Translational Medical Science
Musunuri, Sriharshita (School: Henry M. Jackson High School)
Lipopolysaccharides (LPS) are harmful biomolecules found on the surface of gram-negative bacteria and are responsible for over 50% of cases of sepsis, the leading cause of death in US hospitals. Our previous research dealt with the computational design of selective fluorophore-conjugated nanoparticles capable of binding LPS molecules. In this study, these results were translated into experimental synthesis and application of molecularly imprinted polymers by precipitation polymerization. Control polymers were synthesized without LPS present, as well as 6 batches of nanoparticles with varying cross-linker to monomer to initiator ratios. FT-IR results showed itaconic acid polymers forming more pronounced alkenyl and H-bond interactions when compared to HPMA polymers, indicating higher LPS-specificity. SPR confirmed sensitivity on the order of 2.2 pM under blood plasma-like conditions, and fluorescence spectroscopy established a correlation between LPS concentration and fluorophore intensity (p<0.05). SEM imaging was done to confirm the morphology of nanoparticles. Size distribution was confirmed by an Izon Q-nano instrument, revealing an average diameter of 94 nm, optimizing at a 3:2 cross-linker to monomer ratio. Based on comparisons to the standard LAL assay, all characterization confirms tremendous viability of NPs as low-cost solution for point-of-care diagnostic testing within ICUs for gram-negative sepsis in the form of a fluorescence-based assay, as well as pharmaceutical solution decontamination. In vitro biocompatibility testing is underway to confirm potential use as an intravenous or dialysis treatment for infected patients.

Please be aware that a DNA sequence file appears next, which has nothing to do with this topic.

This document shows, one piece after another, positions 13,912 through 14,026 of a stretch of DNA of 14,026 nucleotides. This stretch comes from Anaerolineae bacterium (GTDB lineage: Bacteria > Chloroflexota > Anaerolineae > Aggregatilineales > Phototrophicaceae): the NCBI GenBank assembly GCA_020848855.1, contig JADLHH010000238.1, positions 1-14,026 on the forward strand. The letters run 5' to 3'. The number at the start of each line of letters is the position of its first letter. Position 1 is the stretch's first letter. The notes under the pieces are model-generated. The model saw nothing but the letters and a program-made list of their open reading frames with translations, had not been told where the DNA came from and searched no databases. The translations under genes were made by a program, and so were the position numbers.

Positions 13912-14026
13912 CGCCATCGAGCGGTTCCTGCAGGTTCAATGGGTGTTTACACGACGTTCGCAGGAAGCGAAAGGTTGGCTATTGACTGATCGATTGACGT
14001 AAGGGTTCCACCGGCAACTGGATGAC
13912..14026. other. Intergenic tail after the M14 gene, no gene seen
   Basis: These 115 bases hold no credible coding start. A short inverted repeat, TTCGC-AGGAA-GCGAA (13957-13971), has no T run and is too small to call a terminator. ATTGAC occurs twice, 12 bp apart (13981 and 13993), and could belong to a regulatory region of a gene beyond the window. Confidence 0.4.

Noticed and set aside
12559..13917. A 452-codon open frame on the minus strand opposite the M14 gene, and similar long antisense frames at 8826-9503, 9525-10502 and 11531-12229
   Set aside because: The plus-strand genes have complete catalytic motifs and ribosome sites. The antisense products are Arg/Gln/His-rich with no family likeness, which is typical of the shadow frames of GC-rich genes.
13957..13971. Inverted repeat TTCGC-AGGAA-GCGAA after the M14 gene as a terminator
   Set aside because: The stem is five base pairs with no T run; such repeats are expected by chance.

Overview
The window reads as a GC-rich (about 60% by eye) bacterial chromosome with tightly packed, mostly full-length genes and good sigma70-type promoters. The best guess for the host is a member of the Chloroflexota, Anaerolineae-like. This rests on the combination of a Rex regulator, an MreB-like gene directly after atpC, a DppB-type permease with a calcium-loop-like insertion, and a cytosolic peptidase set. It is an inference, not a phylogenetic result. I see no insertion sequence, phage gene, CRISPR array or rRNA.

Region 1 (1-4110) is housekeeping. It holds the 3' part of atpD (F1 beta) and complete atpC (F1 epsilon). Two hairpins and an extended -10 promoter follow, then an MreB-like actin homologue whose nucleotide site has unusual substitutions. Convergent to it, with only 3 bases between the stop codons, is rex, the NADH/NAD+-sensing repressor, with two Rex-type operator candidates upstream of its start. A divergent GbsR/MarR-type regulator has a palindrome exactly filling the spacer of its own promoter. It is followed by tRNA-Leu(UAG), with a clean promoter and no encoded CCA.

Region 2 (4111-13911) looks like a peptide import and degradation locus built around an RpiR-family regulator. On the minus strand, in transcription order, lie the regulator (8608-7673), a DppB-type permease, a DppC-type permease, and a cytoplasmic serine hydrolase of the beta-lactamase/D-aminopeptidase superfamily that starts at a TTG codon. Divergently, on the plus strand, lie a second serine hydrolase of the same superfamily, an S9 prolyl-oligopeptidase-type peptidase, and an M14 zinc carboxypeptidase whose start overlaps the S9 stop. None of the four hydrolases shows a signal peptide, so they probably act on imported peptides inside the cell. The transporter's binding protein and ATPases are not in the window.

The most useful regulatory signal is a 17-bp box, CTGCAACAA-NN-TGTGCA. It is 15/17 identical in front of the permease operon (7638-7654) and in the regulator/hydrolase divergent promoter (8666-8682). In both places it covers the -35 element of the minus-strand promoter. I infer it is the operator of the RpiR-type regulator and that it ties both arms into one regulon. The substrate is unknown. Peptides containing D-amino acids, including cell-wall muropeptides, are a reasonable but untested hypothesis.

Fourth Award of $500